Notes from the back row 

Travolta travesty

John Travolta sucks, and should retire. The Baby Boomers loved him in the '70s ( Saturday Night Fever, Grease) but old Vinnie Barbarino gave a taste of what he was really worth in the '80s with the crappy Look Who's Talking franchise. (I think even the dogs were talking by the third one.) Travolta's big comeback came in 1994 with Pulp Fiction and he did well in that but it was just luck, Tarantino deserves most of the credit.

Travolta milked his comeback through the late '90s with decent roles in Get Shorty (an Elmore Leonard book adaptation) and two John Woo flicks, Broken Arrow and Face-Off, but again it wasn't him that made those flicks good, as evidenced by the other crap he was doing; Michael, Phenomenon, and The General's Daughter to name a few- all shit.

The low point, when the truth came out, was the midlife crisis Harley Davidson commercial Wild Hogs which Travolta did with that other no-talent hack Tim Allen (someone should just put that guy out of his misery). That movie, one of the worst of all time, made $168 million and gave Johnny T the confidence to really let his gayness shine in 2007's Hairspray remake. Blah.

Now Travolta's back, hamming it up with a stupid Village People handlebar mustache in Tony Scott's latest, The Taking of Pelham 123 - a remake of a seventies flick starring Denzel Washington (who's also been sort of coasting lately) as an NYC subway dispatcher up against Travolta's pissed off terrorist/hijacker. They end up milking a clichéd 'kindred spirits" subplot for much more than it's worth.

Tony Scott ( True Romance, Top Gun, Domino) is known for his loud, fast, in your face directing style - lots of moving and sped-up shots, slow mo, freeze frames and coloured filters - and he brings out all the stops for Pelham 123, but in this case it seems more like desperate gimmicks trying to elevate a sub-par action/drama into a summer blockbuster.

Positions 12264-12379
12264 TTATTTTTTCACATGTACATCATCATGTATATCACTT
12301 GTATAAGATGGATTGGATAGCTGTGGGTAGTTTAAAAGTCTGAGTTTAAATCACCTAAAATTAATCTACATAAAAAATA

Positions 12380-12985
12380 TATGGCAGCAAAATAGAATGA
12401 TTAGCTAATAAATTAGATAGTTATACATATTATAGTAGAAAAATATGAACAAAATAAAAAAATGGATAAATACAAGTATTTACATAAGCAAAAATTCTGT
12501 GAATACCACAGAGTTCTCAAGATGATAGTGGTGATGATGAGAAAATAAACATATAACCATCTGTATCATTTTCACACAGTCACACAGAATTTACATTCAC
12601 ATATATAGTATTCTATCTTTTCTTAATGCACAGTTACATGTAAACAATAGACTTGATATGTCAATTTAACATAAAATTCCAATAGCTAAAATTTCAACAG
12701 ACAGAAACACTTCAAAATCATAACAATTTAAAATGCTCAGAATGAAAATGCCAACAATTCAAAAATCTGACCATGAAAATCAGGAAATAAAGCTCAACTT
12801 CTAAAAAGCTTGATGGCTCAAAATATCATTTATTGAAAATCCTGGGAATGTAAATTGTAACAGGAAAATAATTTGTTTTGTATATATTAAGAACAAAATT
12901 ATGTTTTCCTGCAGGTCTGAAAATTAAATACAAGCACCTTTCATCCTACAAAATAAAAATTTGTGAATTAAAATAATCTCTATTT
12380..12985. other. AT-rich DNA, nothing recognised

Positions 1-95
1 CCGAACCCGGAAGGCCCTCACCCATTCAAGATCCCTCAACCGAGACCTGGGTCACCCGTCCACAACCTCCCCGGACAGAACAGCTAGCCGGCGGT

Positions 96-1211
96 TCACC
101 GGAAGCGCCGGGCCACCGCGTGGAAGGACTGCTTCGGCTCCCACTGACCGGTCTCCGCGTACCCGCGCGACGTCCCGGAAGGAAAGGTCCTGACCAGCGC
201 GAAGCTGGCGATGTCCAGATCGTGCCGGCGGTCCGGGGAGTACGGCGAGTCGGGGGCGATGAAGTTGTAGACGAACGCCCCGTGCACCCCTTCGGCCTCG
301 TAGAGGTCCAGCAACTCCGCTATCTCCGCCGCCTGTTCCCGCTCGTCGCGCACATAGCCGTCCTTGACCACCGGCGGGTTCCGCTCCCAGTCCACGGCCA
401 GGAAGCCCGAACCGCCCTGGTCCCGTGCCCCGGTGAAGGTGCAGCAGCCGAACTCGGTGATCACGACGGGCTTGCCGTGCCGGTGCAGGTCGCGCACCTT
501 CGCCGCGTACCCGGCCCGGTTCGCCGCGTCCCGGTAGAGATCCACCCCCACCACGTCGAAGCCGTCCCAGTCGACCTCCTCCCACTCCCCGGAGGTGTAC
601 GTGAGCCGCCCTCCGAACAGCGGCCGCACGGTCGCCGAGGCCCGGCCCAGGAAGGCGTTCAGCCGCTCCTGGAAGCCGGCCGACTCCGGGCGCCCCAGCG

The strong supporting cast of James Gandolfini, John Tuturro, and even Juan Guzman keep things going but Travolta's tough guy routine ultimately sinks the picture for me and plot-wise Pelham 123 loses steam the further along the track it gets before ultimately grinding into a really stupid ending.

Looking past Suck-ass Travolta, Tony Scott is set to remake (re-imagine might be more accurate) The Warriors , the kick-ass '70s gang movie, but he's setting it in L.A. this time and is hiring real gang members as extras. So watch for that.

Imagine That , on the other hand, is a movie opening this week at the Village 8 and it's a family comedy starring Eddie Murphy. But before you roll your eyes and start making gagging sounds (Eddie's track record in the genre includes Dr. Dolittle and Daddy Day Care) this one isn't as bad as expected. Murphy plays a single father who devotes too much attention to his work and not enough to his young daughter until her imaginary friends start making financial predictions that make him a superstar at the office.

Eventually it all boils down to one of those predictable climaxes where Eddie must choose between work and family and the feel-good message drips all over everything. Interestingly, Imagine That stays away from fancy computer effects to bring the imaginary world to life. The realistic approach is refreshing, showing a father and daughter goofing around, pretending to be in all these fantastical places when really they're just in the living room. Kids might find it a bit boring but as an overall family flick this is not bad. And these days for Eddie Murphy, 'not bad' seems to be as good as it gets. Unlike Travolta, who just plain sucks.

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